In lieu of an abstract, here is a brief excerpt of the content:

68 Western American Literature John Steinbeck and Edward R. Ricketts: The Shaping of a Novelist. By Richard Astro. (Minneapolis: The University of Minnesota Press, 1973. 259 pp. $12.95.) With the warning that “the serious reader of Steinbeck’s work must be prepared to examine the vast horizons of science in general and marine biology in particular, and so most Steinbeck critics face a task foreign to their dispositions and back­ grounds,” Oregon State Professor Richard Astro begins the labor — and it is no slight one — of evaluating the influence of the friendship and the ideas of Edward F. Ricketts on John Steinbeck. In Astro’s words, “No analysis of Steinbeck’s world-view, his philosophy of life, can proceed without a careful study of the life, work, and ideas of this remarkable human being who was Steinbeck’s closest personal and intellectual companion for nearly two decades.” Although Astro’s account of Ricketts’ life and work is perhaps necessarily briefer than the “careful study” he seems to promise, his succinct reduction of Ricketts’ ideas makes it finally possible to determine just what his share of Steinbeck’s finished work is — and in the process liberate Steinbeck for all time of the charge that he was an author totally dependent upon the ideas of another man. Apparently Steinbeck met Ricketts in 1930; the marine biologist was killed in a car-train accident in 1948. Between those years and even afterward Steinbeck regularly incorporated into his fiction dramatizations of their running philosophical arguments, with Ricketts making periodic appearances more or less as a character in certain of Steinbeck’s works. Astro concisely defines the ambiguities in Ricketts’ terminology, his use of such phrases as “non-teleological thought” and “is thinking,” and then concludes that “what he really seems to be talking about . . . is an open approach to life by the man who looks at events and accepts them as such without reservation and qualification, and in so doing perceives the whole picture by becoming an identifiable part of that picture.” Whereas the highest attainment of the Rickettsman is a “breaking through,” an understanding-acceptance, Steinbeck’s own “organismal” philosophy includes a teleology of goals and moral questing that is at odds with Ricketts’ rejection of ethical impositions generally. It is the attribution of language stressing the need for non-teleological thought, language which occurs most importantly in the jointly-authored Sea of Cortez, which has caused Steinbeck critics the most difficulty previous to Astro’s researches, for the assumption of Steinbeck’s authorship has not been easy to square with Steinbeck’s evident interest in human individuals making moral choices; now, however, the conclusions which some of us have reached by a rough logic appear substantiated in manuscript evidence for the first time. We can only be grateful: Steinbeck studies will never be the same. With this sharp climb accomplished, Astro proceeds to somewhat of a downhill slide; the bulk of his book’s volume, but not its substance, is devoted to a rapid scanning of nearly all of Steinbeck’s writing, with the newly-clarified Ricketts position serving as critical touchstone. In this he is somewhat less successful. Astro’s survey is neither the total re-examination of Steinbeck in general that he is so admirably equipped to deliver (and will, one hopes, someday — and at great length), nor yet the sharply focused treatment of ideas he himself has now made possible. He is best with works that have not yet received much serious attention at all, but in which the Ricketts-Steinbeck distinctions are critically important, Reviews 69 such as The Moon Is Down, Burning Bright, and East of Eden. He has less to say about other works that is at all new, and I confess myself unable to understand his criteria for deciding which Steinbeck works are “successes” or “failures.” What can he mean, moreover, in saying that “Steinbeck’s tendency to philosophize seriously mars” the “otherwise . . . highly important” To a God Unknown, when that book could not exist without its serious philosophizing? I do not think he understands the ending of The Winter of Our Discontent, but few of Steinbeck’s critics seem to anyway. And he...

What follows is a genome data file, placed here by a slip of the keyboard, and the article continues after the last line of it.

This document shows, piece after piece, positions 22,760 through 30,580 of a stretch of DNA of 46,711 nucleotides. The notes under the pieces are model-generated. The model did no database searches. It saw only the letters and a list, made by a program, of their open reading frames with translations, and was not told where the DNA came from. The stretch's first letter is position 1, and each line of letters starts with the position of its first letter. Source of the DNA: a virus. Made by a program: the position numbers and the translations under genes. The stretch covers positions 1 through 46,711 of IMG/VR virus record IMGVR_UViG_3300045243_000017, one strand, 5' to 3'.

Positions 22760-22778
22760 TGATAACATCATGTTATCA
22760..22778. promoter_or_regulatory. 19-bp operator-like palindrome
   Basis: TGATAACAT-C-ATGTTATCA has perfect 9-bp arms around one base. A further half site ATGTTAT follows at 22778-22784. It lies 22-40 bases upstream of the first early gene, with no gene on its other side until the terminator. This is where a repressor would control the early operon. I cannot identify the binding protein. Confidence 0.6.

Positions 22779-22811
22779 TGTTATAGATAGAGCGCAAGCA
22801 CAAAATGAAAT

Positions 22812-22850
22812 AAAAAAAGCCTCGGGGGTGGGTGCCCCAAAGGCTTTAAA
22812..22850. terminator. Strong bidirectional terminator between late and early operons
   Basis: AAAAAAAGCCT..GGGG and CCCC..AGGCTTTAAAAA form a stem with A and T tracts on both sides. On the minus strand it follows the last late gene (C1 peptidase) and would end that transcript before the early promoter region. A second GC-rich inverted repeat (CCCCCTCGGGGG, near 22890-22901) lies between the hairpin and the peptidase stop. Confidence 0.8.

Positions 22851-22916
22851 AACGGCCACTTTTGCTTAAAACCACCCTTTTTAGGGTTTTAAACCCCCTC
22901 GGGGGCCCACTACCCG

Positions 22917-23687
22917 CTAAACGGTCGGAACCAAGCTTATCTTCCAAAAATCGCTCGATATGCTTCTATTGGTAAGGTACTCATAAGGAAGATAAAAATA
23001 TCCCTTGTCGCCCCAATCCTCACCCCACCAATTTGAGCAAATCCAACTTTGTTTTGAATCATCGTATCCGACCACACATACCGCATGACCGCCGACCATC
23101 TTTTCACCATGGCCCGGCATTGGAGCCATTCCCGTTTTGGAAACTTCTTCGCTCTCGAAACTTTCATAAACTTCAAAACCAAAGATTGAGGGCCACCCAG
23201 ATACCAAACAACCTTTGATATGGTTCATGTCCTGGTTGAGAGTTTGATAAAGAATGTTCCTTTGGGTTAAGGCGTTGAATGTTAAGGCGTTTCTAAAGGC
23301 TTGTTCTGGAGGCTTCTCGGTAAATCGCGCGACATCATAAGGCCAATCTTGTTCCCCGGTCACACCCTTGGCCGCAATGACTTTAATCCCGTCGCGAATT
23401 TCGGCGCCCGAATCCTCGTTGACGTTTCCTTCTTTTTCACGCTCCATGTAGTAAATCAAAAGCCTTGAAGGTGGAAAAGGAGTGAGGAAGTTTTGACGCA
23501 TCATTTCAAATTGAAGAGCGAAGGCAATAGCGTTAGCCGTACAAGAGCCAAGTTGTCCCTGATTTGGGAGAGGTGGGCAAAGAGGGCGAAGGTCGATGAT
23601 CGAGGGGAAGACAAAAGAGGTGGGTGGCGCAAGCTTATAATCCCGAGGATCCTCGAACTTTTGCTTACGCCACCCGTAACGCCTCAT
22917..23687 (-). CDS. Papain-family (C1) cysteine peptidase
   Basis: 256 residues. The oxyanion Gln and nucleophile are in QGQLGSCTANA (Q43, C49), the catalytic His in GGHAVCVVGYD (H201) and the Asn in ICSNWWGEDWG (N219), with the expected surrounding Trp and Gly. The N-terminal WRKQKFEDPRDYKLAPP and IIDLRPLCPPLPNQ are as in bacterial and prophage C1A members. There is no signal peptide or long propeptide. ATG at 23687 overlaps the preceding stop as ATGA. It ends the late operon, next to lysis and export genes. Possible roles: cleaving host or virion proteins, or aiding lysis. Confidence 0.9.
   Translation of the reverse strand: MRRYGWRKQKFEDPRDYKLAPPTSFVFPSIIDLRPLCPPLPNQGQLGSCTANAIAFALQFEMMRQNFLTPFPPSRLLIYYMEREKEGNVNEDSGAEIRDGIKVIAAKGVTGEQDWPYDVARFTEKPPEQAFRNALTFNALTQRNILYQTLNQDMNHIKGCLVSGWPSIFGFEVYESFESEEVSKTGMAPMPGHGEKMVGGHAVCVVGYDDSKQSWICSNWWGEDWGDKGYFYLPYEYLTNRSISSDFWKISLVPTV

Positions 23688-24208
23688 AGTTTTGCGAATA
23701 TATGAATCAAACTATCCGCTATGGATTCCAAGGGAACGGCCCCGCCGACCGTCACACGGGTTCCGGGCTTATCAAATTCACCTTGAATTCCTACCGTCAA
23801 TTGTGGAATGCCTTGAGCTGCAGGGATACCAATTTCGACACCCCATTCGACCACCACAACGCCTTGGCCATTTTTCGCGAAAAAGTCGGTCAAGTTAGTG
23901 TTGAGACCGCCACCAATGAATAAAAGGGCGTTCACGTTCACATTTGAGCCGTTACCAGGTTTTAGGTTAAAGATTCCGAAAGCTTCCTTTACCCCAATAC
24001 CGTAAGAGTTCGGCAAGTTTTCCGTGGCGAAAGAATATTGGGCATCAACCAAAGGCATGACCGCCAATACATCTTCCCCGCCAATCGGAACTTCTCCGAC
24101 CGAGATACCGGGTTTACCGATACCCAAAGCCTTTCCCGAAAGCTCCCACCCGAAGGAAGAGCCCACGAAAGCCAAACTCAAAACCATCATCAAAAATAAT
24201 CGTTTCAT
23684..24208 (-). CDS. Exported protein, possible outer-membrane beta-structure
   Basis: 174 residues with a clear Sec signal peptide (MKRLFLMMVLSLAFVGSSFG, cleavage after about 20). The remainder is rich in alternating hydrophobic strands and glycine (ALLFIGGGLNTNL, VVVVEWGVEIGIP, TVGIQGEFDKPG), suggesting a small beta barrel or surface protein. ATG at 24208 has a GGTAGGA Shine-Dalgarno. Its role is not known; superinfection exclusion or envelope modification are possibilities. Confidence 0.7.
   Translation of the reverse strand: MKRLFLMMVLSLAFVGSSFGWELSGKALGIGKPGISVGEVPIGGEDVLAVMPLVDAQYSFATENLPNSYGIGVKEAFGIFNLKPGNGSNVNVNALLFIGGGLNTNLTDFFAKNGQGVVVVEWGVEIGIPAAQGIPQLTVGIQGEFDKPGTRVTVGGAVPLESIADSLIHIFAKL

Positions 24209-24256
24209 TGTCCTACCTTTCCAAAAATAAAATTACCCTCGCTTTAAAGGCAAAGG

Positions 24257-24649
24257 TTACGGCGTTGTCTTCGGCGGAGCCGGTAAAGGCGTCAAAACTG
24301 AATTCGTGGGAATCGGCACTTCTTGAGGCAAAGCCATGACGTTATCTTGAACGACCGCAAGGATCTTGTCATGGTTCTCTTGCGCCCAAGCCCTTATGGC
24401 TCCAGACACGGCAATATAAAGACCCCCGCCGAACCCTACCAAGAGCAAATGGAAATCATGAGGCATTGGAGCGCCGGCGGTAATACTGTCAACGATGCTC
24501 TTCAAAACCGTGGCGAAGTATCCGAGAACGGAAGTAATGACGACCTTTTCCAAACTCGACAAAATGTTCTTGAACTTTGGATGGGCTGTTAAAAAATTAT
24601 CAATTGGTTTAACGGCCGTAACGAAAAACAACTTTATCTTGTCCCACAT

Additional Information

Print ISSN
pp. 68-69
Launched on MUSE
Open Access
Back To Top

This website uses cookies to ensure you get the best experience on our website. Without cookies your experience may not be seamless.